they distinguished between their methods of organisation and those of both the trade-union movement and the 1. 64–74. such as banning nuclear weapons or defending the environment. these new formations were not based on the working class or its organisations and tended.  Byrne 1997. however. In practice. pp. 18–19. but most were products of the following two decades. to be led by individuals from the middle classes – specifically from the new middleclass – although they all had working-class members and often sought trade-union affiliations. Nevertheless.Right-Wing Social Movements: The Political Indeterminacy of Mass Mobilisation Neil Davidson 1 When the term ‘social movement’ re-entered widespread use during the 1970s. the most important of which was the movement for black Civil Rights in the United States. it was generally in connection with what were termed the ‘new social movements’ – those attempts to end various forms of oppression or to achieve other goals not specific to a single social group.1 Second. the adjective ‘new’ was always something of a misnomer: any surviving Suffragettes would have been surprised to learn that the women’s liberation movement had begun in the 1960s. Some of these. . had actually emerged as early as the 1940s. First. the supposed novelty of these movements was not based on the historical absence of mobilisation over these issues. but on three contemporary characteristics distinguishing them from their predecessors. instead.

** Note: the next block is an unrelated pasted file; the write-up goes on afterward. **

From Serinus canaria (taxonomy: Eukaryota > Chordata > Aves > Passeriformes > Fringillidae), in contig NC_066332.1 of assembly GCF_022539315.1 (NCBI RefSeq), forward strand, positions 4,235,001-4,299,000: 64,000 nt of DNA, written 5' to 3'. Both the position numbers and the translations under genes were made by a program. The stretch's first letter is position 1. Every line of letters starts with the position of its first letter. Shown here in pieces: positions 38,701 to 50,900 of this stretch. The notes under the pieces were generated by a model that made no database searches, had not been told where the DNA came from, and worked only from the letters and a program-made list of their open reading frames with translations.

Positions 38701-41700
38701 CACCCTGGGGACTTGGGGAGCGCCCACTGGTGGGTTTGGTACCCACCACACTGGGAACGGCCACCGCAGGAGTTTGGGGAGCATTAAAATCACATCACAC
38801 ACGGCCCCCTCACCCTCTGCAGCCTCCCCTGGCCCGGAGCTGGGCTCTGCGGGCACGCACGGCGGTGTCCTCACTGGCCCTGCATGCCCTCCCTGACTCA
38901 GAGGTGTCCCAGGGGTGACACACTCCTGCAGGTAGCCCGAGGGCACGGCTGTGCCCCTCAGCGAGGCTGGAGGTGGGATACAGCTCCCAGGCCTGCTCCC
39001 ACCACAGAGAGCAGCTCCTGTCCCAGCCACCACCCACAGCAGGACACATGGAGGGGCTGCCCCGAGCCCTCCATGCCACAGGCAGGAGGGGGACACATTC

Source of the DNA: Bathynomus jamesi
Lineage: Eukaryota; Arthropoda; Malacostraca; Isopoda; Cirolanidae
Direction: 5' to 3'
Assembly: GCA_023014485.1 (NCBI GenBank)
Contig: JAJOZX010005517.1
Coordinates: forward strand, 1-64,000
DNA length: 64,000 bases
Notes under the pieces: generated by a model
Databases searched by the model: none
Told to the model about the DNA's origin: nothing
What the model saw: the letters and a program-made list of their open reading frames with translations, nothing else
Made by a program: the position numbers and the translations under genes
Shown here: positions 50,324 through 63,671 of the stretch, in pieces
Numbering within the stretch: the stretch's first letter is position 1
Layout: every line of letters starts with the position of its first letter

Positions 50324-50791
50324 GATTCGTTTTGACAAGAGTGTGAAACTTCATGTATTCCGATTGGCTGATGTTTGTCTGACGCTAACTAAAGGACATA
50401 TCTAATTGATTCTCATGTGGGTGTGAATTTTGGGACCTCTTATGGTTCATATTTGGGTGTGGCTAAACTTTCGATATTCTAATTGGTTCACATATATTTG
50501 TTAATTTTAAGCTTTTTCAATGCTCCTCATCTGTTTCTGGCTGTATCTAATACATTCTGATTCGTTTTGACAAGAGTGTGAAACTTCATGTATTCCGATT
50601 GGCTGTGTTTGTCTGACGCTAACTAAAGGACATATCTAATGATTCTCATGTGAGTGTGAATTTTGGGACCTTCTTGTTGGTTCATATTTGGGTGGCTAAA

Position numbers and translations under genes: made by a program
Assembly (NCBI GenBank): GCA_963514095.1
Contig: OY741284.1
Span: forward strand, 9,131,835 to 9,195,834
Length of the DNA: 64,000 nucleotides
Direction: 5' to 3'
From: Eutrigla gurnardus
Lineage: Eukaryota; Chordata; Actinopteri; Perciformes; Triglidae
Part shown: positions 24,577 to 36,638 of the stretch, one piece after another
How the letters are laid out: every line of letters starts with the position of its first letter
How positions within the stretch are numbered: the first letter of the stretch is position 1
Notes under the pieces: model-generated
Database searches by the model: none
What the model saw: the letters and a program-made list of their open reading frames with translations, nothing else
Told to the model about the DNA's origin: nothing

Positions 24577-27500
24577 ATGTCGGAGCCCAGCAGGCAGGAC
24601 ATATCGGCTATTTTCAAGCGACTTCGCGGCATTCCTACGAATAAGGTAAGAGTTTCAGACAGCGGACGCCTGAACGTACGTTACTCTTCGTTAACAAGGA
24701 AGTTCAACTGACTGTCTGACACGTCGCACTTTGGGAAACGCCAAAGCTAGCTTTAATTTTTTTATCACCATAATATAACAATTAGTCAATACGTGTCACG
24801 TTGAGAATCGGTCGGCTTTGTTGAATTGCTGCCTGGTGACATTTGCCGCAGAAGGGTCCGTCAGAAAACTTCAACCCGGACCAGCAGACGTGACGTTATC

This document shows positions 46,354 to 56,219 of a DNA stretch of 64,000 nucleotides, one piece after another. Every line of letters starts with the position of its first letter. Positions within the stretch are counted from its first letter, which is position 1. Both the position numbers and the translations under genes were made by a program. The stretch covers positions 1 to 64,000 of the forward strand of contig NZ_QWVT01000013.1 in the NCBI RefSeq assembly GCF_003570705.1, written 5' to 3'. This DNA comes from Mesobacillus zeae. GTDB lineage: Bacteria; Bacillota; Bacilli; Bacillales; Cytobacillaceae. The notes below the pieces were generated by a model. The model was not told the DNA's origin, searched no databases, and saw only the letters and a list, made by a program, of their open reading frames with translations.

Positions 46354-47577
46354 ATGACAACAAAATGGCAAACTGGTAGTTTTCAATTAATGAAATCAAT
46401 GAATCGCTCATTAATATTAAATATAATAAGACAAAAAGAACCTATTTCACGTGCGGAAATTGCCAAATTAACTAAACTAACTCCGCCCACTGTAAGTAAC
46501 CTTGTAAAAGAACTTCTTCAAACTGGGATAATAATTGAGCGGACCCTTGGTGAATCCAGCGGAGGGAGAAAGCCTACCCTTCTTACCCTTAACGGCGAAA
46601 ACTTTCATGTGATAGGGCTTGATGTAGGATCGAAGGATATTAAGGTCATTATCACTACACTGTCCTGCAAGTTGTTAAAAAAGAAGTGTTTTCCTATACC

6–18. it would not survive very long if it insisted that its members adhere to one – while a party can scarcely avoid doing so. However. Wainwright 1979. but did not in themselves constitute distinct social movements. the Anti-Nazi League. a handful of campaigns have some of the quality of social movements because of their deep and lasting impact on public life. some generalisations about their nature are possible. and 2. Since the majority of people. their methods of campaigning had shifted from an earlier emphasis on lobbying to one on direct action. insofar as they recognised predecessors. A social movement concerned with. the Anti-Poll Tax Federation and the Stop the War Coalition. p. In practice. social movements can involve a range of different parties. pp. Although social movements are one of those phenomena that are easier to identify than to define. pp. the Socialist Labour Party and the Socialist Party of Great Britain. social movements will tend to be composed of members of the oppressed groups and exploited classes that do constitute that majority. the Vietnam Solidarity Campaign. in the way that ‘the socialist movement’ in Britain before the First World War included. by definition.4 Indeed. At the same time. opposing racism need not have a position on global warming – indeed. which ‘new movement’ figures accused of being hierarchical and authoritarian. the Independent Labour Party. 3. it is that expressed by Byrne: ‘Social movement supporters are clearly located on the left of the political spectrum’. a shift from resisting oppression to merely asserting identity was underway as part of the general retreat of the Left from the mid-1970s in the face of the neoliberal ascendancy: the shortening of ‘women’s liberation movement’ to ‘women’s movement’ had more significance than the dropping of one word might suggest. campaigns for equal pay or the legalisation of abortion were components of the women’s liberation movement. it is not unusual for the terms ‘popular movement’ and ‘social movement’ to be treated as virtually synonymous. Thus. if there is one dominant assumption concerning the politics of social movements. above all those associated with the Campaign for Nuclear Disarmament. Aronowitz 2003. In the British context. Social movements tend to be broader than a specific campaign. it can be seen that by the time the various movements were classified as ‘new’. 4. Byrne 1997. the British Socialist Party.278 • Neil Davidson political Left. and partly because political parties have to take positions on the entire range of issues that concern their supporters. . 147–8. social movements tend to be more diffuse than political parties – partly because of the relative permanence of ‘political’ as opposed to ‘movement’ organisation.2 Third. 74. do not belong to the ruling class. among others. say.3 In retrospect.